There Are No Moderates: Dealing with Fundamentalist Islam

In early February 1995, newspapers around the world featured a photograph taken in Cairo, which showed, for the first time ever, the prime minister of Israel standing side-by-side with the king of Jordan, the chairman of the Palestine Liberation Organization, and the president of Egypt.

These gentlemen ostensibly met to discuss the faltering peace process between the Arabs and Israel. Yet this unprecedented event of an Israeli leader in conclave with Arab colleagues sent another signal too: four leaders who share a common problem--fundamentalist Islam--are ready to work together. According to the Jerusalem Post's account of the meeting, Rabin said that Israelis are the target of the fundamentalist attacks. Arafat jumped in and said, "Me too. They have threatened my life." At that point, Mubarak and Hussein both nodded their heads and said they too had personally been threatened by the radicals.

The photograph neatly symbolizes a great shift now taking place in Middle Eastern politics. Arab-Israeli issues remain formally the main item on the agenda but fundamentalist violence has become the greatest worry of nearly every government in the region. This shift marks a deep transformation for the Middle East. Through six decades, a politician's stance on the Arab-Israeli conflict defined more than anything else his standing in Middle East politics. No longer. Now, his position on fundamentalism, the single greatest threat to the region, primarily determines his allies and his enemies.

Why do Middle Eastern leaders feel so threatened by fundamentalist movements? Are they perhaps exaggerating the threat? And how is the U.S. government dealing with this novel issue?

A Variety of Threats

Though anchored in a religious creed, fundamentalist Islam is a radical utopian movement closer in spirit to other such movements (communism, fascism) than to traditional religion. By nature anti-democratic and aggressive, anti-Semitic and anti-Western, it has great plans. Indeed, spokesmen for fundamentalist Islam see their movement standing in direct competition to Western civilization and challenging it for global supremacy. Let's look at each of these elements in more detail.

Radical utopian schema

Outside their own movement, fundamentalists see every existing political system in the Muslim world as deeply compromised, corrupt, and mendacious. As one of their spokesmen put it as long ago as 1951, "there is no [sic] one town in the whole world where Islam is observed as enjoined by Allah, whether in politics, economics or social matters." Implied here is that Muslims true to God's message must reject the status quo and build wholly new institutions.

To build a new Muslim society, fundamentalists proclaim their intent to do whatever they must; they openly flaunt an extremist sensibility. "There are no such terms as compromise and surrender in the Islamic cultural lexicon," a Hamas spokesman declares. If that means destruction and death for the enemies of true Islam, so be it. Hizbullah's spiritual leader, Muhammad Hussein Fadlallah, concurs: "As Islamists we seek to revive the Islamic inclination by all means possible."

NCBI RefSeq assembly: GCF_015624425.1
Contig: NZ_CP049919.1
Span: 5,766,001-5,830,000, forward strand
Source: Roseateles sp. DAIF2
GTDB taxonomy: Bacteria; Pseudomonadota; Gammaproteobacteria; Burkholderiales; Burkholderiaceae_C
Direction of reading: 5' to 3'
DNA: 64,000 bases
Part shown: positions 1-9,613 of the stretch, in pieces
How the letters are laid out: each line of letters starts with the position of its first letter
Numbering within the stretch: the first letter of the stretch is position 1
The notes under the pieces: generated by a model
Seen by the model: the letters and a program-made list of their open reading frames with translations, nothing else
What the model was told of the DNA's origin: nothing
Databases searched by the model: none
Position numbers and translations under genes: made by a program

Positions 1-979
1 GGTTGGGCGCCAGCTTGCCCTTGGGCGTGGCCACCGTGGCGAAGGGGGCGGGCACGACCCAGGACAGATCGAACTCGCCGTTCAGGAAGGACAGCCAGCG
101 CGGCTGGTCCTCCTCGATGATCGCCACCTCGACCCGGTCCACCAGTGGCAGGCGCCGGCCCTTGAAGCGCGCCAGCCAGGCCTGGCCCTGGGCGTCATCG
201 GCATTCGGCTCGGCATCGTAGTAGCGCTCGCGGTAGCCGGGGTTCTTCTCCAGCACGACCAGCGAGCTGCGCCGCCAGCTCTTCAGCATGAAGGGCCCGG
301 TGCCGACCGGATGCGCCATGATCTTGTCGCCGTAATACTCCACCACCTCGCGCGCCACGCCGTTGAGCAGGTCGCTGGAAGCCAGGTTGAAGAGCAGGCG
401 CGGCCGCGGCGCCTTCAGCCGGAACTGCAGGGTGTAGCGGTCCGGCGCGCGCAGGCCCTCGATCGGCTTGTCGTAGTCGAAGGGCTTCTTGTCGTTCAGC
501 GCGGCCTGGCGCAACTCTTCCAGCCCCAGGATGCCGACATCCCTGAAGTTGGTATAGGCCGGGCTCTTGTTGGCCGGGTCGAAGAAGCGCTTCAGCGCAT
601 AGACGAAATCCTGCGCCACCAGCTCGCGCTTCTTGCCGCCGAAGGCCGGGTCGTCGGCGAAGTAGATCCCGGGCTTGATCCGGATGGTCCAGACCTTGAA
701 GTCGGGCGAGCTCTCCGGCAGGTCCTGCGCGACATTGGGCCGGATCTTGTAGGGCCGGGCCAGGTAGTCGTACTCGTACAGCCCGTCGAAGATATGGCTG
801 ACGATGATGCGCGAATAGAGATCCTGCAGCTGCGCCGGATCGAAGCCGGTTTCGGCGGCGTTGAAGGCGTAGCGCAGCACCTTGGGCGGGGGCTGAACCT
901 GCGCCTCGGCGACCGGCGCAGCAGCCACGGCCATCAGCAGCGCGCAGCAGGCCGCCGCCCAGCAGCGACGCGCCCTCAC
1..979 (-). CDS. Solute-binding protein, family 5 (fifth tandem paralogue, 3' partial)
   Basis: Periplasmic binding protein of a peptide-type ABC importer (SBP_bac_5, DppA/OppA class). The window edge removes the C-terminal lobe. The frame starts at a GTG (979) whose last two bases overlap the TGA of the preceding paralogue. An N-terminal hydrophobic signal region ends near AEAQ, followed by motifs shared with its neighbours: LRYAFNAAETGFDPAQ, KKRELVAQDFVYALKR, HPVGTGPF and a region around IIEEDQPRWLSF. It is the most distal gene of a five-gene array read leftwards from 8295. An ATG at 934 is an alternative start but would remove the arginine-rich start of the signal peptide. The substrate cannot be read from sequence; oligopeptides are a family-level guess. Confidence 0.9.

Seeing Islam as the basis of a political system touching every aspect of life, fundamentalists are totalitarian. Whatever the problem, "Islam is the solution." In their hands, Islam is transformed from a personal faith into a ruling system that knows no constraints. They scrutinize the Koran and other texts for hints about Islamic medicine, Islamic economics, and Islamic statecraft, all with an eye to creating a total system for adherents and corresponding total power for leaders. Fundamentalists are revolutionary in outlook, extremist in behavior, totalitarian in ambition.

Revealingly, they vaunt Islam as the best ideology, not the best religion--thereby exposing their focus on power. Whereas a traditional Muslim would say something like, "We are not Jewish, we are not Christian, we are Muslim," the Malaysian Islamist leader Anwar Ibrahim made a very different comparison: "We are not socialist, we are not capitalist, we are Islamic." While fundamentalist Islam differs in its details from other utopian ideologies, it closely resembles them in scope and ambition. Like communism and fascism, it offers a vanguard ideology; a complete program to improve man and create a new society; complete control over that society; and cadres ready, even eager, to spill blood.

Anti-democratic

Like Hitler and Allende, dictators who exploited the democratic process to reach power, the fundamentalists actively take part in elections; like the earlier figures, too, they have done dismayingly well. Fundamentalists swept municipal elections in Algeria in 1990 and won the mayoralties of Istanbul and Ankara in 1994. They have had successes in Lebanese and Jordanian elections and should win a substantial vote in the West Bank and Gaza should Palestinian elections be held.

Once in power, would fundamentalists remain democrats? There is not much hard evidence on this point, Iran being the only case at hand where fundamentalists in power have made promises about democracy. (In all other fundamentalist regimes--Pakistan, Afghanistan, the Sudan--military leaders have dominated.) Ayatollah Khomeini promised real democracy (an assembly "based on the votes of the people") as he took power. Once in charge, he partially fulfilled this pledge: Iran's elections are hotly disputed and parliament does have real authority. But there's an important catch: parliamentarians must subscribe to the principles of the Islamic revolution. Only candidates (including non-Muslims) who subscribe to the official ideology may run for office. The regime in Tehran thus fails the key test of democracy, for it cannot be voted out of power.

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